Lifestyle Fit. Again, this is somewhat related to some of the above items, but expands to include all of the other factors in our lives. Does it fit space-wise in our rooms, in our pockets, on the proper table? Does it give us more enjoyable time, or take up more time than it’s worth. Does it create harmony in our relationships, or create new sources of tension and fights (e.g., who gets to record what)? Is it just a necessary evil, or something that delights our souls and makes us feel just a bit happier?

Flexibility. Flexibility could mean a lot of things, but for this purpose it means the ability of the product to meet the needs of multiple use cases over time. Does the product have the ability to evolve and adapt to beyond what was initially available when I bought the product?

Translatability. Does the product or service have the ability to traverse the needs of various demographics? Or is it tailored only for women, teens, seniors, or other groups. Not that there is anything wrong with getting it right for just one group, but there are definitely scale advantages for a product that benefits from wide interest and usage.

Total Cost. In most cases this is the up-front price, but in some cases ongoing maintenance costs or monthly service fees can outweigh the initial retail price. Consumers have become very savvy at assessing the various pricing schemes out there and coming up with both a real and perceived cost to obtain the desired product or service.

Value. Obviously different from what I pay is how much I get for what I pay. Does the product or service do just one thing, or one thing well but a host of other things that exceed my expectations? How does it compare to what else I could have bought for half the cost? Twice the cost? Was it still worth it?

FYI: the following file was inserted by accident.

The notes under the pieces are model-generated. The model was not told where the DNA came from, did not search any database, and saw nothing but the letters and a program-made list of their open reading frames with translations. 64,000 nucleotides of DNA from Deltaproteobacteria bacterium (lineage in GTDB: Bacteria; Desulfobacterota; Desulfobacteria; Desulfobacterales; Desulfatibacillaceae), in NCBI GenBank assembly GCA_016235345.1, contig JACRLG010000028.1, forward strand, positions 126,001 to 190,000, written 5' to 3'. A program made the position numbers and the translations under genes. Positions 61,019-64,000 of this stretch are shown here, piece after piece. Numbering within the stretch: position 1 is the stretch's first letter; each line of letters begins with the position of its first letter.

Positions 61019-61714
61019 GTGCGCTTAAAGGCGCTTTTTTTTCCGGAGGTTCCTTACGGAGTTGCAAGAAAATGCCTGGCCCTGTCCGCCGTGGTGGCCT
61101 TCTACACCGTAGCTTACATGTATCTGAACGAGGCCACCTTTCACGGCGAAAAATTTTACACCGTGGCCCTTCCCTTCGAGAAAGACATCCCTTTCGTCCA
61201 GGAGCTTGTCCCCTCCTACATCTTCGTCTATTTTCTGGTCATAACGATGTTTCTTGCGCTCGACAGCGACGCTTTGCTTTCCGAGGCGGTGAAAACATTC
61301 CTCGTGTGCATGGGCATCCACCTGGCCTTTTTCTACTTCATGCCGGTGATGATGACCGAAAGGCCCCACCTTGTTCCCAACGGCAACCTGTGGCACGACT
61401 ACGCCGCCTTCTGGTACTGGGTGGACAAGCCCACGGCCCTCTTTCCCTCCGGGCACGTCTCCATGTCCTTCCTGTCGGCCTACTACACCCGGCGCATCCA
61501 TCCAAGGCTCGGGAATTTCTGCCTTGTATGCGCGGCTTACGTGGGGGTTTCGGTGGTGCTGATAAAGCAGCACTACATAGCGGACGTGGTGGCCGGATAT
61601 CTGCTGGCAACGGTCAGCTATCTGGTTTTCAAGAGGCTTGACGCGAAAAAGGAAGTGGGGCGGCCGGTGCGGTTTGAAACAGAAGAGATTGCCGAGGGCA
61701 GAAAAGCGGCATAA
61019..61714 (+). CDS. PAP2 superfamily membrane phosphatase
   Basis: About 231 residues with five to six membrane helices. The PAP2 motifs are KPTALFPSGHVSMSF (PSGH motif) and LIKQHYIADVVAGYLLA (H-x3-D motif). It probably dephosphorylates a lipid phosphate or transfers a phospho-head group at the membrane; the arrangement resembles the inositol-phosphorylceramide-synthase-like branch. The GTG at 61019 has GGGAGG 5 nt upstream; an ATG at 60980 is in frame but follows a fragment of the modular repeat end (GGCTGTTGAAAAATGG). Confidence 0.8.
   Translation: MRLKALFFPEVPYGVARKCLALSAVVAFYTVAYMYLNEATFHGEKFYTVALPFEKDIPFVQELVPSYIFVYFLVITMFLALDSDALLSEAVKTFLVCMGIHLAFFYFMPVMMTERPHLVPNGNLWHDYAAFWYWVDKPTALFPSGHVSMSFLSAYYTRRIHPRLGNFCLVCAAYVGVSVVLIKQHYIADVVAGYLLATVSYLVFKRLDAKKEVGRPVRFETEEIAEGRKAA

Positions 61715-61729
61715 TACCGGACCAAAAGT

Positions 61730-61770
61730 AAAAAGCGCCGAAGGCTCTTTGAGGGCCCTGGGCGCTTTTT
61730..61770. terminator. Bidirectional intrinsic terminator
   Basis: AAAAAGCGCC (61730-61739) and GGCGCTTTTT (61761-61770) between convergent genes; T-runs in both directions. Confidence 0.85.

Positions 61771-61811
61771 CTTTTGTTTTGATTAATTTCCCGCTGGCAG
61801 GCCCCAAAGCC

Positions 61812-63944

Customer Support. This is especially important for tech services, but also complex products that might need some hand-holding to install.

Obsolescence. Contrary to what some technologists might think, most consumer don’t just want the latest and greatest technology, they want some reassurance that their purchase will not become obsolete, or worse laughed at, in a relatively short period of time. If that risk is even slightly perceived to be a possibility, mainstream consumers might just decide to wait it out to see what’s around the corner.

Performance. This is another relative concept, but important for folks to feel good about. Am I buying technology equivalent to a Honda Civic or a Porsche. Am I getting what I paid for?

Quality. Car analogies are in order again. Did I buy an expensive car, only to find the rubber trim around my windows peeling off, the door handles made of cheap plastic. Whether or not the thing ever falls apart, my perception that it is soundly made will go a long way in my enjoyment of it.

OK, that is enough to get the conversation started. There are certainly other considerations, and probably some of the above are not as important or could be combined with others. Your homework assignment is to think about it and let me know. The goal is to create the Trender Framework to help evaluate the fit of new products and services for the mass market, and thereby be able to better predict which products have what it takes to be successful with everyday folks.